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“Bite-Size Bits of Local, National, and Global History”
“Bite-Size Bits of Local, National, and Global History”
Rockville in Montgomery County, Maryland — The American Northeast (Mid-Atlantic)
 

Red Brick Courthouse

29 Courthouse Square

 

—Rockville’s African American Heritage Walking Tour —

 
Red Brick Courthouse Marker image. Click for full size.
By Richard E. Miller, June 14, 2011
1. Red Brick Courthouse Marker
Inscription.
After the Civil War, Abraham Lincoln and Congress created the Bureau of Refugees, Freedmen and Abandoned Lands to aid newly freed African Americans. By the time it closed in 1872, the Bureau had provided assistance to four million former slaves making the transition from slavery to freedom, including those in Rockville.

The county courthouse was the site of an 1866 case brought to the court by Rockville’s Freedman’s Bureau to recover money stolen from Rockville’s African American community. In 1858 African American freedmen and slaves raised money through subscriptions to construct a church.

The money was entrusted to J. Mortimer Kilgour, who joined the Confederate Army in 1861 and never returned to Rockville. The Freedmen’s Bureau assisted Daniel Brogdon and Solomon Williams in accusing Kilgour of theft. The Bureau tracked down Mr. Kilgour and returned the money to the Rockville Colored School Board in 1867.
 
Erected by City of Rockville Historic District Commission, Dept. of Community Planning and Development Services. (Marker Number 1.)
 
Marker series. This marker is included in the Maryland, Rockville's African American Heritage Walking Tour marker series.
 
Location. 39° 5.038′ 
Red Brick Courthouse Marker - panel on left at the sidewalk, image. Click for full size.
By Richard E. Miller, June 14, 2011
2. Red Brick Courthouse Marker - panel on left at the sidewalk,
N, 77° 9.1′ W. Marker is in Rockville, Maryland, in Montgomery County. Marker is on Courthouse Square (West Montgomery Ave.) west of Maryland Avenue. Touch for map. Marker is in this post office area: Rockville MD 20850, United States of America.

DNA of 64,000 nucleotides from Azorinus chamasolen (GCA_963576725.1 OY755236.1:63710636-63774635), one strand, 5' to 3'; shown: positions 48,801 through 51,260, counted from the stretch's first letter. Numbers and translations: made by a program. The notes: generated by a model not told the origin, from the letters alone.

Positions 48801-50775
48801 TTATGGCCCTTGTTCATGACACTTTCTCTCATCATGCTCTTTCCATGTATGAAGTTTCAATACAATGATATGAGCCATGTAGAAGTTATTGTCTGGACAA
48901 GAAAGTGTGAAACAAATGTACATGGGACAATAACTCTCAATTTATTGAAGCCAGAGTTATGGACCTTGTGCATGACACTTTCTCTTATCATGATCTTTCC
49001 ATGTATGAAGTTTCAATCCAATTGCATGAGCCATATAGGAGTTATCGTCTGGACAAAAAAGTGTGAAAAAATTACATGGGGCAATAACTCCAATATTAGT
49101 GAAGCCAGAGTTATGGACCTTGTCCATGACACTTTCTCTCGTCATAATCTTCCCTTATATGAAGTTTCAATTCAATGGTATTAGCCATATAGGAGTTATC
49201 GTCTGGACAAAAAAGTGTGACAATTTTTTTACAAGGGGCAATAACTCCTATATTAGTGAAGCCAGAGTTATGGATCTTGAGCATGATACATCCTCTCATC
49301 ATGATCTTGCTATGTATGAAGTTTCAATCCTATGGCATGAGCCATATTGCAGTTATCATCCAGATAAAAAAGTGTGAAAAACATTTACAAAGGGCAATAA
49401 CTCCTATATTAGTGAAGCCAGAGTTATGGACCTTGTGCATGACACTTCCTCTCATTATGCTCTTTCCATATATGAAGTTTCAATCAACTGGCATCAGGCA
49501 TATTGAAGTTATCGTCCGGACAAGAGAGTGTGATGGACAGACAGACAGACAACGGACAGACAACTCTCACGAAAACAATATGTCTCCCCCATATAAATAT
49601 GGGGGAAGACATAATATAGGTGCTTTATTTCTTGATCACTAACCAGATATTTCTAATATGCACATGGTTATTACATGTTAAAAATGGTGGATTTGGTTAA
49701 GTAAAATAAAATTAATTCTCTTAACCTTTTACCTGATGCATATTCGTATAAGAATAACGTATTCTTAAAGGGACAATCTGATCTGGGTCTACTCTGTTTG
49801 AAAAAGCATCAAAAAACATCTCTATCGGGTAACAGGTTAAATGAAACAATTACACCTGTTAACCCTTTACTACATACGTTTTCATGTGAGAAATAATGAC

Other nearby markers. At least 8 other markers are within walking distance of this marker. Gibbs v. Broome, et al/1931 Courthouse (here, next to this marker); Rockville (here, next to this marker); Montgomery County Court House (a few steps from this marker); 1891 Red Brick Courthouse (within shouting distance of this marker); Gettysburg Campaign (within shouting distance of this marker); Court House Square (within shouting distance of this marker); Maj. Gen. Edward Braddock and His Men (within shouting distance of this marker); The Confederate Monument (within shouting distance of this marker). Touch for a list and map of all markers in Rockville.
 
Also see . . .  Rockville’s African American Heritage Walking Tour - Site 1. (Submitted on June 16, 2011, by Richard E. Miller of Oxon Hill, Maryland.)
 
Additional keywords. Reconstruction
 
Categories. African AmericansNotable EventsNotable Places
 
Red Brick Courthouse Marker: close-up of the Red Brick Courthouse image. Click for full size.
By Montgomerycountymd.gov
3. Red Brick Courthouse Marker: close-up of the Red Brick Courthouse
- located around the corner (southwest of the marker), it was actually constructed in 1891, several years after "Reconstruction" and the demise of the Freedmen's Bureau.
Red Brick Courthouse Marker: close-up of a receipt reproduced on marker image. Click for full size.
4. Red Brick Courthouse Marker: close-up of a receipt reproduced on marker
for $18.00 - accepted on behalf of "the Colored People of Rockville" – for the funds collected from J. Mortimor Kilgour by Lieut. R. J. Rutherford[?], U.S. Army, Bureau of R.F. & A.L.
 
 
Credits. This page was last revised on June 16, 2016. This page originally submitted on June 16, 2011, by Richard E. Miller of Oxon Hill, Maryland. This page has been viewed 466 times since then and 43 times this year. Photos:   1, 2, 3, 4. submitted on June 16, 2011, by Richard E. Miller of Oxon Hill, Maryland. • Craig Swain was the editor who published this page.
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